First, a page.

A former blue-chip recruit who remained home in Pittsburgh after drawing scholarship offers from Notre Dame, Penn State and Ohio State, Hamlin wanted to provide an example.

“He had like every offer, and he said the main reason was to be like a role model to his younger brother,” Morrissey said. “That’s the kind of guy he is. He’s a great competitor, loves the game of football. He’s just a great guy. Tragedy happened to him. It’s really sad, but Damar is a great, great guy.

“Coach Narduzzi said Damar is one of the smartest players he’s ever coached on the defensive side. He was like a field general out there. He is definitely a leader. At Pitt, he was a leader.”

Morrissey saw the medical incident live at his apartment, watching the game with his teammate, Charlie Heck.

“It was scary,” he said. “At first I thought it was just a concussion or something. Then, obviously the ambulance. What really freaked me out was the sideline reaction. I’ve never seen anything like that before from teammates. I called a teammate of mine, speaking to on the phone, trying to get any update we could. A lot of rumors were floating around and stuff no one really had an answer to. It was scary. It was really scary to watch live.”

The Texans have provided mental health resources for players, as have the other teams around the league.

Morrissey emphasized it’s not about him, it’s about his friend.

“Personally, it’s just more I feel terrible for him and his family because I saw his mom rode with him in the ambulance,” he said. “I couldn’t imagine my mom having to go through something like that. I know his mom and his dad, they traveled to all the games at Pitt. They were always around. His younger brother was always around.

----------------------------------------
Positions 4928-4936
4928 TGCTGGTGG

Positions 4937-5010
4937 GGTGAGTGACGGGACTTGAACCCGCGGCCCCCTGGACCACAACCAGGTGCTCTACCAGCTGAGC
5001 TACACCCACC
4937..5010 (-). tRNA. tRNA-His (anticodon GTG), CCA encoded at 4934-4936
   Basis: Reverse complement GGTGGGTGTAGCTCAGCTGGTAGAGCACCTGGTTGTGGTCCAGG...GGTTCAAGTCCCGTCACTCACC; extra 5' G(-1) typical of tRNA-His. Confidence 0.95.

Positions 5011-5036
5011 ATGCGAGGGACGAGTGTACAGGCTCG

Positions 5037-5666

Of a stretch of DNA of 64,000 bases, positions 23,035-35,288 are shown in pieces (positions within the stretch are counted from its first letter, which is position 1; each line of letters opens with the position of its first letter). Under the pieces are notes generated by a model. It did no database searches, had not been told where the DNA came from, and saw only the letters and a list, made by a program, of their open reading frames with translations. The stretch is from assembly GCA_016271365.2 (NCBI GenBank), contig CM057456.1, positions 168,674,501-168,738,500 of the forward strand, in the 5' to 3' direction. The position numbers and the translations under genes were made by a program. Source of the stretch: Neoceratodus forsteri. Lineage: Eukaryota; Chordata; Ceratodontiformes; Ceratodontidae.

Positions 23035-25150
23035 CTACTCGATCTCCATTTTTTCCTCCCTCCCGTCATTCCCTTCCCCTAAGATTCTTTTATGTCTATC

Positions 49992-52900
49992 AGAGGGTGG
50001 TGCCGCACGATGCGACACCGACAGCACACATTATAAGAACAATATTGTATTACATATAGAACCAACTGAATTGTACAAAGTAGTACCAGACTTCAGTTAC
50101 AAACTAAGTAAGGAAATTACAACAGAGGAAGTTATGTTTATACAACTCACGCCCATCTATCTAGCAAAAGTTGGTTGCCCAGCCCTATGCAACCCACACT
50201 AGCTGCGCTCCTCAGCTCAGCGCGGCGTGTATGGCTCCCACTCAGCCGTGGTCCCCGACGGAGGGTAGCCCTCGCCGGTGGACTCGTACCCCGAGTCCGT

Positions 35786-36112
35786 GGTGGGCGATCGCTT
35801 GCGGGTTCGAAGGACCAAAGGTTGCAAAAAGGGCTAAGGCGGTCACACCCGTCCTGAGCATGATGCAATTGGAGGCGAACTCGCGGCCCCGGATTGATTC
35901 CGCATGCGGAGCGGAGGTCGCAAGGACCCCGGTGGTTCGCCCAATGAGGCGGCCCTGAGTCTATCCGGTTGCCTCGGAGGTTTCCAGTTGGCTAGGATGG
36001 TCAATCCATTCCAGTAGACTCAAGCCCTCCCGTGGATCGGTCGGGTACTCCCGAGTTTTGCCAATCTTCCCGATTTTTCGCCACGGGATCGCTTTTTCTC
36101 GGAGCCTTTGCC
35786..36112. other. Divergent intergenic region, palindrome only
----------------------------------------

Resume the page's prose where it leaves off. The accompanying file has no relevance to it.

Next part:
“It’s heartbreaking because Damar is a great guy. His parents are awesome. I’ve never had anything but great experiences with him. My only memories of his parents when I saw them in college was just great. They’re really positive people. They travel all around the country to watch Pitt and their son Damar play. It’s really sad.” Personally, I’m doing okay. I’m fine, just all my sympathy goes out to the Hamlin family. I feel bad for him.”

At Central Catholic High School, Hamlin and Hinish won a state championship together. They have the same trainer back home and they regularly exchange texts.

“He’s a great football player but an even better person,” Hinish said. “Speaking from my relationship and me observing his relationship with his family, he’s a super family-oriented kind of kid. He obviously chose to stay home in Pittsburgh and go to the University of Pittsburgh to set a great example for his younger brother and everyone else he grew up with in that community.”

Hinish saw Hamlin collapse while attending a defensive line dinner at Sugar Room in Houston.

“I walked into the restaurant, and I literally saw him tackle the guy, stand up and then collapse,” Hinish said. My heart dropped. I didn’t know if he had a concussion, and then it went into the whole fiasco that it turned in to. From what I understand, reading everything, it seems like everything is going in the right direction.”

Because of Hamlin’s strength of character and passion for life, Hinish said Wednesday he sees him coming out of this medical ordeal strong. Hinish has known him since he was a freshman in high school.

“Mentally, he’s just such a strong person that if anyone was put to this test, if I could see anybody coming out on the other side of this, it would be him,” Hinish said. “Just the mental fortitude that he has and the way we train, just the way he carries himself every day, that means lot. From an outsider’s point of view, if it’s anyone that’s going to pull through this and come out fantastic and better than he was, it’s going to be him. That’s just the kind of kid he is.”

Aaron Wilson is a contributor to KPRC 2 and click2houston.com